Continuing to exhibit the creative flair that has seen her become one of the most intriguing figures on the Mexican pop scene, Lila Downs breathes new life into some of her homeland's most cherished "canciones" for her seventh studio album, Pecados y Milagros. Produced by husband Paul Cohen, the follow-up to 2008's Ojo de Culebra sees the Latin star pay respect to her heritage with an emotive rendition of her home state Oaxaca's official anthem, "Dios Nunca Muere," and traditional wedding song "Xochipitzahua," transform Marco Antonio Solís' "Tu Carcel" and Juán Zaizar's "Cruz de Olvido" into stripped-back flamenco ballads, and showcase her impressive operatic tendencies on an inventive percussive reworking of Caetano Veloso's "Cucurrucucu Paloma" and a mournful take on Cuco Sánchez's ranchera classic "Fallaste Corazon." But it's the six original compositions that best display her talents for merging authentic regional sounds with more contemporary influences, whether it's the ska-tinged collaborations with Colombian folksinger Totó La Momposina ("Zapata Se Queda") and hip-hop outfit Illya Kuryaki & the Valderramas ("Pecadora"), the toe-tapping mariachi-led rockabilly of "La Reyna del Inframundo," or the cumbia-inspired celebration of her country's corn-grinders, "Palomo del Comalito." A vibrant and affectionate tribute to her culture, Pecados y Milagros proves that Downs' reputation as an artistic visionary is entirely justified.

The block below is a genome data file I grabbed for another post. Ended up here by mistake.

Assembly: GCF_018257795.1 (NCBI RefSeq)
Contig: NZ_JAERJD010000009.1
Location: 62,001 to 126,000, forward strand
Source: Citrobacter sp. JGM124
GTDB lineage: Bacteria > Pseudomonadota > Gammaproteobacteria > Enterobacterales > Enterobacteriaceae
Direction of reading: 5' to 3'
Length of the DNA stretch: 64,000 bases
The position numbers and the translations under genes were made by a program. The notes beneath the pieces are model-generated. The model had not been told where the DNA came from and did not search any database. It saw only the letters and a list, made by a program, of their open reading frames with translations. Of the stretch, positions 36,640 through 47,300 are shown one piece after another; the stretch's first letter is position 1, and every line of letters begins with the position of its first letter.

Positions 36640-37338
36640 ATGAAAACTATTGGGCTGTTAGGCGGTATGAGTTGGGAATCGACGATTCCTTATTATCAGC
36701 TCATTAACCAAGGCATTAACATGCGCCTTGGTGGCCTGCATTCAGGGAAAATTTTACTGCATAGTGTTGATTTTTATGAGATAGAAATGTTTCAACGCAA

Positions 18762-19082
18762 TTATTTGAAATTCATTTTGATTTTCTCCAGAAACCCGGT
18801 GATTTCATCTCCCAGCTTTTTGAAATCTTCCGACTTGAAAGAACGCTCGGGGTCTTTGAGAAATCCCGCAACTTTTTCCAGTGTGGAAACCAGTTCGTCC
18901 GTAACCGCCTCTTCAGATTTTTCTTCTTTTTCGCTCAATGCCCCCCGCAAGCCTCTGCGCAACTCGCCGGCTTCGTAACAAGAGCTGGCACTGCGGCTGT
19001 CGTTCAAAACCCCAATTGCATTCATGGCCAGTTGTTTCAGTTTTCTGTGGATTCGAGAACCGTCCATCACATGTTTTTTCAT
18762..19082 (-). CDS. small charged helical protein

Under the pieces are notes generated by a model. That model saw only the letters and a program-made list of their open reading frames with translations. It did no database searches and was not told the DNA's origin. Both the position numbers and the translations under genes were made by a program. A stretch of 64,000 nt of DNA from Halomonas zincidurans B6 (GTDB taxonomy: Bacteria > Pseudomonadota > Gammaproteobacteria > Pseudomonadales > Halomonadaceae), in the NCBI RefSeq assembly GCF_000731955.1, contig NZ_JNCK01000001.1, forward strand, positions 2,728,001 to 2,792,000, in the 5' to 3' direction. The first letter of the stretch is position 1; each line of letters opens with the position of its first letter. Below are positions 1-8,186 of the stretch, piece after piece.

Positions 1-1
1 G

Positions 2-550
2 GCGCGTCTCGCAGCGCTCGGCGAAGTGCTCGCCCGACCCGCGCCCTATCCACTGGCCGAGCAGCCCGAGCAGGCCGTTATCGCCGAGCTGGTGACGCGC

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AllMusic Review by Jon O'Brien